Ver. 30.—That ye may eat and drink at My table in My kingdom. As kings gave to their most intimate nobles a place at their own table, and made them companions of their banquets, but assigned to other and less famous nobles another table, so will I make you, My Apostles, the chief and foremost of My kingdom, and place you most nearly to Myself, and, as it were, at My table, and I will have you as the most intimate guests of My royal feasts. “In like manner,” say Euthymius, Titus, and Theophylact, “He shows that the Apostles, as the first and most illustrious of His followers, should enjoy the highest honours with their immortal king. It is by catachresis that the pleasures and honours of the kingdom of heaven are often compared in Holy Scripture to banquets, and feasts of meat and drink, and to the first seats at table with kings; because carnal men understand these things best, but are unable to estimate spiritual ones, and because, as meat and drink are incorporated into ourselves and made our own, so, in heaven by the beautiful vision and His other glorious gifts, God will be incorporated into us, as it were, and will be made our own.”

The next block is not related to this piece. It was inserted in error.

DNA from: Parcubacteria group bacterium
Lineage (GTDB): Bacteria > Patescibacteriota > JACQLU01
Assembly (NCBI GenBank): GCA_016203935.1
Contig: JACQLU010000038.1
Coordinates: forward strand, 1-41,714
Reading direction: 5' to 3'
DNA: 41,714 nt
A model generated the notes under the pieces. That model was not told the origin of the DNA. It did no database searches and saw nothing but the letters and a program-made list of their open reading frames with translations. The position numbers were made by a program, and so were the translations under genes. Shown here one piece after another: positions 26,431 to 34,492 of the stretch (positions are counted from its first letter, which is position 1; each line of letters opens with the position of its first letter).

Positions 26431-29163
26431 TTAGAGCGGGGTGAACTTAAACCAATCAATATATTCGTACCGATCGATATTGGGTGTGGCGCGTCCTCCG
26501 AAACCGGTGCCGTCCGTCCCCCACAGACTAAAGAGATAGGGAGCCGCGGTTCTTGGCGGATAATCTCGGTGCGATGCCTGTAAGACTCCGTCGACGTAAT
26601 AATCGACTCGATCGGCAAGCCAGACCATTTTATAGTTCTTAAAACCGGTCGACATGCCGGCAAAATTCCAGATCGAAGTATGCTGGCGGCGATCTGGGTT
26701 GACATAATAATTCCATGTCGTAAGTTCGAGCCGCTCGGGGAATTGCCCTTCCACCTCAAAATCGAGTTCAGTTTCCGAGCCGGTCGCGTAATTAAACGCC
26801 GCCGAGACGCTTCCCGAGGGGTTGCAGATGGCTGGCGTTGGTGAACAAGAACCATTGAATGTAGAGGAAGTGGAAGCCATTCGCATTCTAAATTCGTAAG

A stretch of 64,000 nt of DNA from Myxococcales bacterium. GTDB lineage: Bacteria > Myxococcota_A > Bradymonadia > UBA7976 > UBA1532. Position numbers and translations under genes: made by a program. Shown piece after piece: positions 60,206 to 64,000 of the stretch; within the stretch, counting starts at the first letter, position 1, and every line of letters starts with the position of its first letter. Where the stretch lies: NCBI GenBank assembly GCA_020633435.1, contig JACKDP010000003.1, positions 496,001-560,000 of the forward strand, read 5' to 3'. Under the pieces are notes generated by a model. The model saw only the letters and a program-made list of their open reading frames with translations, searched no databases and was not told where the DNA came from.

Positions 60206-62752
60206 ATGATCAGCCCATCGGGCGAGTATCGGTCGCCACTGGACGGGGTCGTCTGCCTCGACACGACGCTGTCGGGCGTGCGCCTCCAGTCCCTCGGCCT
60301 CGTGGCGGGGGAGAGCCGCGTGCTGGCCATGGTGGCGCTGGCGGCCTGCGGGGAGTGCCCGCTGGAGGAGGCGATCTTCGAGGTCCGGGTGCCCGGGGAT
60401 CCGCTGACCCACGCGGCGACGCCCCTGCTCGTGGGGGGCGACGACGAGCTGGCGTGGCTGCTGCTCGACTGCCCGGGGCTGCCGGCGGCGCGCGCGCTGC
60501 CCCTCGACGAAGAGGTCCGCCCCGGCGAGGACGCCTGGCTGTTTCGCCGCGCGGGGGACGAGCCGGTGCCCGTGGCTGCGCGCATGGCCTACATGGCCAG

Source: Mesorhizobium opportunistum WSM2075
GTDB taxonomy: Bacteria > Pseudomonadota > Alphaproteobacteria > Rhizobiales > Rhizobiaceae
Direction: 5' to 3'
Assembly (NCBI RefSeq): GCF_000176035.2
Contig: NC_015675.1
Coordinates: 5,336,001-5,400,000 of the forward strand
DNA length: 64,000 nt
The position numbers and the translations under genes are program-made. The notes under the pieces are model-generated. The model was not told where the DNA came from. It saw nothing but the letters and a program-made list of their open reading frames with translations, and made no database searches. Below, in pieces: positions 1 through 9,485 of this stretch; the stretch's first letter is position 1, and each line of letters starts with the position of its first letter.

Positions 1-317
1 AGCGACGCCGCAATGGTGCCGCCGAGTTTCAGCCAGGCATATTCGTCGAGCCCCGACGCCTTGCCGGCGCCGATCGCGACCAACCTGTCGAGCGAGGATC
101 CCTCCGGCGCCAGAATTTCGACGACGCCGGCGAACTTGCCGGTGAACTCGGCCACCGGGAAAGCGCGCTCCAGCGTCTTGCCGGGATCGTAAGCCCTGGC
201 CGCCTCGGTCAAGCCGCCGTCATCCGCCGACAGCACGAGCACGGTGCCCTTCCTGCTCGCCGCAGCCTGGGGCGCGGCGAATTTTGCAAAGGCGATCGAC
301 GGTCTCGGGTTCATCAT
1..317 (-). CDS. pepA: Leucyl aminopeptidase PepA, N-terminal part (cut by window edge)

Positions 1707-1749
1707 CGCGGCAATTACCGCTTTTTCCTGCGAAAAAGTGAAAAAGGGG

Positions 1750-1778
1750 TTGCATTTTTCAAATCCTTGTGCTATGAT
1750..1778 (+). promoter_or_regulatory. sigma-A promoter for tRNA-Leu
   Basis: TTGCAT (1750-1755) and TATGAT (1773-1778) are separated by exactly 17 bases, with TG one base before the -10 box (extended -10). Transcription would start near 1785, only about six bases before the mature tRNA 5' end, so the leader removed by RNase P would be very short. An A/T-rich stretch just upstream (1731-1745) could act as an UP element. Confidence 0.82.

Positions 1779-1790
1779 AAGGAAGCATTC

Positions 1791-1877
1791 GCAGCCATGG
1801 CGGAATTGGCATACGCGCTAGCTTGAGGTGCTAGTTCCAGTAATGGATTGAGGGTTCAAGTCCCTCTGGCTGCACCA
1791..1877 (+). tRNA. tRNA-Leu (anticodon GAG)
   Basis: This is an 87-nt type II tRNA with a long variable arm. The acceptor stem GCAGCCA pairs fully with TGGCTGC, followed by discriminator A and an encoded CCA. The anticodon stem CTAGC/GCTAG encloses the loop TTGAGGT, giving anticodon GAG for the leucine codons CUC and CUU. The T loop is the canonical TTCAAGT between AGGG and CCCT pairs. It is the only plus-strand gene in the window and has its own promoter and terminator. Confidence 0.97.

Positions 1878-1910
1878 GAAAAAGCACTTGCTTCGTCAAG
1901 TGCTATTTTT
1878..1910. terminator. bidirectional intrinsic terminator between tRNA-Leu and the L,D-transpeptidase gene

Ver. 31.—And the Lord said, Simon, Simon, behold, Satan hath desired to have You. Sift—that is vex, afflict, agitate, cast you down as wheat in a sieve that it may be cleared of chaff and dust. Satan in the same manner asked God to permit him to sift and afflict Job, and in some degree he obtained his end. He did the same again to Peter and the other Apostles, and again, in part succeeded, when he stirred up the Jews to seize Christ, for then the Apostles themselves fled in fear and were dispersed. The temptation is well compared to sifting and a sieve, because, as by means of the sieve the grains of wheat are separated from the chaff, and remain in the sieve, while the chaff is scattered to the wind, and dispersed in air, so the faithful and the saints in temptation remain constant, but the wicked fail and fly off.